Corrinne's Musings - A singer-songwriter's life.

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Location: Los Angeles, California, United States

I write songs, I sing them... I play the piano and a little bit of the guitar.. I've released 5 albums of music, I love the scent of freshly fallen rain and the scent of lavender on bedsheets. I would drink tea all day long if the caffeine didn't keep me up at night. I hate driving in L.A traffic. I would love to one day catch the squirrel that steals the plums from my tree and make him a pet. I don't watch TV anymore. My 3 year old daughter is more entertaining than any TV show could ever be :)

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Wednesday, October 03, 2007

Time Travel and Jet-Lag

Sunday 30th September 2007

I think Kana mentioned that it takes the soul about
2-3 days to catch up with the body after a long flight.
I have to agree.

I got up this morning at 4 a.m
We'd gotten to bed at 6.30 p.m Saturday evening after getting
into Los Angeles at 12.50 p.m

I'm still in the throes of disorientation and readjustment.
I think that travelling and being shuttled from
one world to another is great for precisely that, ie.
having to question your pre-existing notions of comfort,
of home, of space and of time.

The sun is a little lower in the sky and the weather has
gotten cooler in the 2 weeks that we've been away from
Los Angeles. People are now all decked in sweaters
after the last flashes of summer skin from two weeks back.

It's so wierd to have all these worlds within us, these
worlds that we carry around and interact with.
Memories of Japan still within me...and as I write this,
a poignant Eastern pentatonic scaled melody is being played
by the violin over Peet's speakers.

5 days in Tokyo

Tuesday, 25th September 2007

Monday was a very long day of promotions
so thank goodness we had today off.

Mike and his wife Eva pick us up from the
hotel at 2 p.m and we head to the Asakusa area
of Tokyo,famous for it's shopping street leading to
a temple. We reach there at about 3 p.m

We walk around a bit looking for a place to have lunch
before we stumble upon a small restaurant in a shophouse
serving a 'claypot'-like traditional Japanese rice dish.

The menu

However, unlike a claypot dish,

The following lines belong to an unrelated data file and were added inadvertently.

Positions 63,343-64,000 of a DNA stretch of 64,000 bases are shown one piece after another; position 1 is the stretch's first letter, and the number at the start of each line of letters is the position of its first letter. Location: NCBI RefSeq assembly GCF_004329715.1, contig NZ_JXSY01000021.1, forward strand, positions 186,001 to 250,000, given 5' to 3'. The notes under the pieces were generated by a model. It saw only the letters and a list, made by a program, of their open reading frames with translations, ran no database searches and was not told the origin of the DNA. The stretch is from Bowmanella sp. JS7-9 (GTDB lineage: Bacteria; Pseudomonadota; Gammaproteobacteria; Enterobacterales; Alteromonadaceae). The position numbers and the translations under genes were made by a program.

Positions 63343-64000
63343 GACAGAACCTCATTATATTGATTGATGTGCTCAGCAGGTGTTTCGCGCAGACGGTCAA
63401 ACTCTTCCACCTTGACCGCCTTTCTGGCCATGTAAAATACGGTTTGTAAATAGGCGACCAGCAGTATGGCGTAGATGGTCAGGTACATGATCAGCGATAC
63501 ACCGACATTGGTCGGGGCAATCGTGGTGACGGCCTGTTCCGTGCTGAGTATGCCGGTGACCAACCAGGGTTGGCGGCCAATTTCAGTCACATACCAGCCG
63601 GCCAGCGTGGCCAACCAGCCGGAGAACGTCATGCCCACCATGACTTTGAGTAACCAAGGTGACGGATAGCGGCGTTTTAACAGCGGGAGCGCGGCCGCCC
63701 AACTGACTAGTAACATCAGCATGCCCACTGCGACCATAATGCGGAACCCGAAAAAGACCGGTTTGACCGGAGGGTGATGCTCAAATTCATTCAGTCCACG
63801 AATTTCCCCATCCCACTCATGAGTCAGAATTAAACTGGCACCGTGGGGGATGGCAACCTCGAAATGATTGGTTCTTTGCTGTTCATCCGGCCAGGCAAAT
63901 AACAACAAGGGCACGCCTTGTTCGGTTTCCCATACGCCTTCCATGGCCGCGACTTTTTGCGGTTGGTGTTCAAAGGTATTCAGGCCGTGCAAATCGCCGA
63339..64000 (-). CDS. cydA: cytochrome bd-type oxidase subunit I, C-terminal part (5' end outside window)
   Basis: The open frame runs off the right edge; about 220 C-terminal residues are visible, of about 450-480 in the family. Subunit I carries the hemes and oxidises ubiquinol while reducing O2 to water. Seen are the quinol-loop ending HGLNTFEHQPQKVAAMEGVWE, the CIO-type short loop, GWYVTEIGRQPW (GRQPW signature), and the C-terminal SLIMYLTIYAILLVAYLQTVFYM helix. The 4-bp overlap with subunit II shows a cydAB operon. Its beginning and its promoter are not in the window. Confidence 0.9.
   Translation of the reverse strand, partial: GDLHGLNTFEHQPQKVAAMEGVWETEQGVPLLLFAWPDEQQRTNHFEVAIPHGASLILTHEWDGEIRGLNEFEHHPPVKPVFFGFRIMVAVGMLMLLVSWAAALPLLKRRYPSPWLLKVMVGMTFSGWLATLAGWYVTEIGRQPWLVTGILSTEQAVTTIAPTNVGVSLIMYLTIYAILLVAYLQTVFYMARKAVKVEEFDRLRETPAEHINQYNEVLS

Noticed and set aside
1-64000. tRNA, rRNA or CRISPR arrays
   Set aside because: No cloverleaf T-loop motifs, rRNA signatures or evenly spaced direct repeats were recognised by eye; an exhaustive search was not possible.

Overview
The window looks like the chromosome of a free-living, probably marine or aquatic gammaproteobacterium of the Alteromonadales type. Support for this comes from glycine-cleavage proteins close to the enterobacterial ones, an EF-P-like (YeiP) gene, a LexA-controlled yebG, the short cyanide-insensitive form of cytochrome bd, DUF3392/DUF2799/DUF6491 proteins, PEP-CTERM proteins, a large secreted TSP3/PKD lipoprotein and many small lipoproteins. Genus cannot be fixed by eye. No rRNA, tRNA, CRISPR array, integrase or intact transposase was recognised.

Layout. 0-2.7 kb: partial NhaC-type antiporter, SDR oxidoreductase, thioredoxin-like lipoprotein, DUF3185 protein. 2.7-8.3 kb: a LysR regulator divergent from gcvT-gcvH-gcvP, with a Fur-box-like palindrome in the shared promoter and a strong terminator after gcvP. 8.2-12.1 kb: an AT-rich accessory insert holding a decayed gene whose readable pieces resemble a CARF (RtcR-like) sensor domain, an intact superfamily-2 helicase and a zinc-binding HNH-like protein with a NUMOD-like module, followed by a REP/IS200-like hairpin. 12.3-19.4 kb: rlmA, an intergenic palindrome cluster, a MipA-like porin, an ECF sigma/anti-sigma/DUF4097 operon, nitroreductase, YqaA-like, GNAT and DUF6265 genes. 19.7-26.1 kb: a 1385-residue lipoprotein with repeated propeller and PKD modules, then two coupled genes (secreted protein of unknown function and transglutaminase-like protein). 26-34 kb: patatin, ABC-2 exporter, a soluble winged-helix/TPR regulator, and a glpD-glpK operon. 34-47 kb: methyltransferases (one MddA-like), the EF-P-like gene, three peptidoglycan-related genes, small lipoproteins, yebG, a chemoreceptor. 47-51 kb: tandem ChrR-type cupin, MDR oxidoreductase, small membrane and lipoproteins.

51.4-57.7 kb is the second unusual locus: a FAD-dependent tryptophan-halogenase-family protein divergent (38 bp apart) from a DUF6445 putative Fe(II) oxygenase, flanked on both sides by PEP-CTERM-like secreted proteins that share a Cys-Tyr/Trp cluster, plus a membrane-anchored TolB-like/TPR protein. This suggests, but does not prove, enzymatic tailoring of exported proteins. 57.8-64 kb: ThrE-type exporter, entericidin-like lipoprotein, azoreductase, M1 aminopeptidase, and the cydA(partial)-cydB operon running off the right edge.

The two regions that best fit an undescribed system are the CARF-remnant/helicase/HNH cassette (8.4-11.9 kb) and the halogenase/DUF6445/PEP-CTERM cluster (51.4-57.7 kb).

it is served in a metal bowl encased in a wooden box.
I order the scallop rice dish and it is delicious.


For appetizers we had some salt-encrusted ginko-like
nuts and fried yam, sweet-potato-like sticks which
are all very yummy.


Kavin ordered some yakitori with rice, and an
egg dish with yam and other grilled
meats like minced meat balls and pork wrapped
around basil leaf.


Altogether, a great meal,
and good company with Mike and Eva.

Then we walked around the Asakusa area and saw
a bit of the temple there, and browsed through
some of the shops along the way. There were
quite a number of tourists in the area.
We also saw a Totoro shop featuring characters
and merchandise from the Miyazaki films like
'Kiki's delivery' and the Totoro films.

View of the temple

Posing like a bunny at a Tenugui (handpainted cotton towel) shop

After this, we headed to the Harajuku area.
It is an area filled with stores selling the latest
trends and fashions in clothing and somewhat
resembles a 'beverly hills' feel, with all the
brand name clothing stores that line the street.

We walk into Kiddy Land and I'm fascinated with
all the cute merchandise. The Japanese have
a way of making things really cute and so there
are little stuffed toys of rice mochi balls,
stuffed toys of koala biscuit characters, cute toy rabbits,
hamsters, teddy bears with kawaii (very cute)

Eva and I go ga-ga over the miniatures that are
on display and I pick out two boxes of miniatures
and she picks out three. The miniatures are
mostly those of small tiny dishes, like teddy
bear cookies or rabbit shaped rice cakes, all
in miniaturised form. Kawaii!!

Outside Kiddyland

After this, we walk along the small shops along
the back alleyways and I spot a Chihuahua dressed
like its master, in denim pants and a bright pink
chequered shirt.

We also spot a Takoyaki (balls of savoury pancake-like
consistency filled with octupus) stall along the way
and Mike buys some for us to try.
The takoyaki is topped with Mentaiko, mayonnaise
and sprinkles of Nori seaweed and it is Oishii. (ie. delicious!)